Difference between revisions of "Bowles, Edward Augustus 1865-1954"
(New page: '''Mr. Bowles''' according to Hadfield, was England's "last great modern gardener." He was an English gentlemen of Huguenot ancestry and of the highest culture and intelligence. He lived i...)
Revision as of 12:44, 8 July 2008
Mr. Bowles according to Hadfield, was England's "last great modern gardener." He was an English gentlemen of Huguenot ancestry and of the highest culture and intelligence. He lived in a typical old family house and grounds, Mydelleton House, Enfield. The estate comprised of old trees, a quarry turned into a pond and frontage on the New River which in the early years of the 17th Century was a source of water for London.
Bowles became interested in gardening through Canon Ellacombe. Family bereavements made it necessary for him to stay at home and he devoted his time to natural history, particularly entomology. Finally, his garden, horticultural writing and his long connections with the Royal Horticultural Society made him extremely well known and influential in English garden history. He brought many plants from abroad. He traveled widely frequently with Reginald Farrer.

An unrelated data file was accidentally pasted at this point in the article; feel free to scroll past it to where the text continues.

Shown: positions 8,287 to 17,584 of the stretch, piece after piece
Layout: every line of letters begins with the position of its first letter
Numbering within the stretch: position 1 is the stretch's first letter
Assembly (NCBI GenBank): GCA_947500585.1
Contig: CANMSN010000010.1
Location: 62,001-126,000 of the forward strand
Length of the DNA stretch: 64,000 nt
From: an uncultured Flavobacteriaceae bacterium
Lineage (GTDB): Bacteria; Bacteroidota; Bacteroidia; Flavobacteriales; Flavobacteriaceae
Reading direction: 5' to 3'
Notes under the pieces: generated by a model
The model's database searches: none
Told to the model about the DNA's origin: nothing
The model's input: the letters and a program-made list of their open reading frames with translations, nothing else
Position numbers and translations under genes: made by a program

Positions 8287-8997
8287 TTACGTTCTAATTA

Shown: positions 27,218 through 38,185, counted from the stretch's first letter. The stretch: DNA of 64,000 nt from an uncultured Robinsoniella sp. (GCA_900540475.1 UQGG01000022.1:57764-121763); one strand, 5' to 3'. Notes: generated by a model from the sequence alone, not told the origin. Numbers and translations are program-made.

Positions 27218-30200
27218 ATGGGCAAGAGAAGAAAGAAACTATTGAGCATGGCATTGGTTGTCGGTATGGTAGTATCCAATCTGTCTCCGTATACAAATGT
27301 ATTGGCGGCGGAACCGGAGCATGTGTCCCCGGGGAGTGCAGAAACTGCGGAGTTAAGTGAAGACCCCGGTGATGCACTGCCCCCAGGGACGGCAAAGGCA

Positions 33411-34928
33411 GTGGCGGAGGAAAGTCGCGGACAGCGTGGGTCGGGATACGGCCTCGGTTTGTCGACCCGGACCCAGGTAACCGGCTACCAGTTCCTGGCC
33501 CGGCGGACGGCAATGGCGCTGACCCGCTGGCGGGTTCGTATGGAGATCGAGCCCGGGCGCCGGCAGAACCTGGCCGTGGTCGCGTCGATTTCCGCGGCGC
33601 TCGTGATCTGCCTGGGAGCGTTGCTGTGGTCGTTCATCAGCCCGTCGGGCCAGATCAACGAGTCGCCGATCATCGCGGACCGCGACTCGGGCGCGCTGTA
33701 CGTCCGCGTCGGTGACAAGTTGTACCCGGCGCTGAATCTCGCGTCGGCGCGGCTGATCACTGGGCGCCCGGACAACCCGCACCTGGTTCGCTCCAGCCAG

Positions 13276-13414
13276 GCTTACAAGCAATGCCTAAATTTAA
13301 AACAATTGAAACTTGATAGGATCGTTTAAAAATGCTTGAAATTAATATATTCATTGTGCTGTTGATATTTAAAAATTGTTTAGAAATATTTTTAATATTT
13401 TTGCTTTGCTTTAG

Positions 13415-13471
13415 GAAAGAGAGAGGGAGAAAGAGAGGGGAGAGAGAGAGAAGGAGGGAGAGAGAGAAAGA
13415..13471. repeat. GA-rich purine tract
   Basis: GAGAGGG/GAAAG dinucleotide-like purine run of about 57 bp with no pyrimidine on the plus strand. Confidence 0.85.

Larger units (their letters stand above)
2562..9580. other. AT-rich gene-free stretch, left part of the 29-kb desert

During 1914 and 1915 he published his first three books:
My Garden in Spring
My Garden in Summer
My Garden in Winter
The objectives of these books was to show the pleasure which could be obtained from a garden planned with much diversity. He stated later in his life that within his 5 acres he had experimented with most plants which appeared in lots marked "new" or "rare." He tried each of them three times in different positions. Hadfield states that "no other trilogy of garden books combine so much practical sense, wide learning and relevant ancedote".
He was much interested in hardy cycamens, anemones, snowdrops and iris. When I was taken to see his garden in late 1932 he told me that he was much interested in species of Allium.
He also published Handbook of Crocus and Colchicum (1924) and Handbook of Narcissus (1934). The book on Crocus was of outstanding and excellence.
He presided over Royal Horticultural Society Committees until a few weeks before his death. His garden now belongs to the University of London. Hadfield concludes his discussion by pointing out that he was "a link between the lively figures of the late Victorian Age and the world that followed what he called 'Hitler's War'."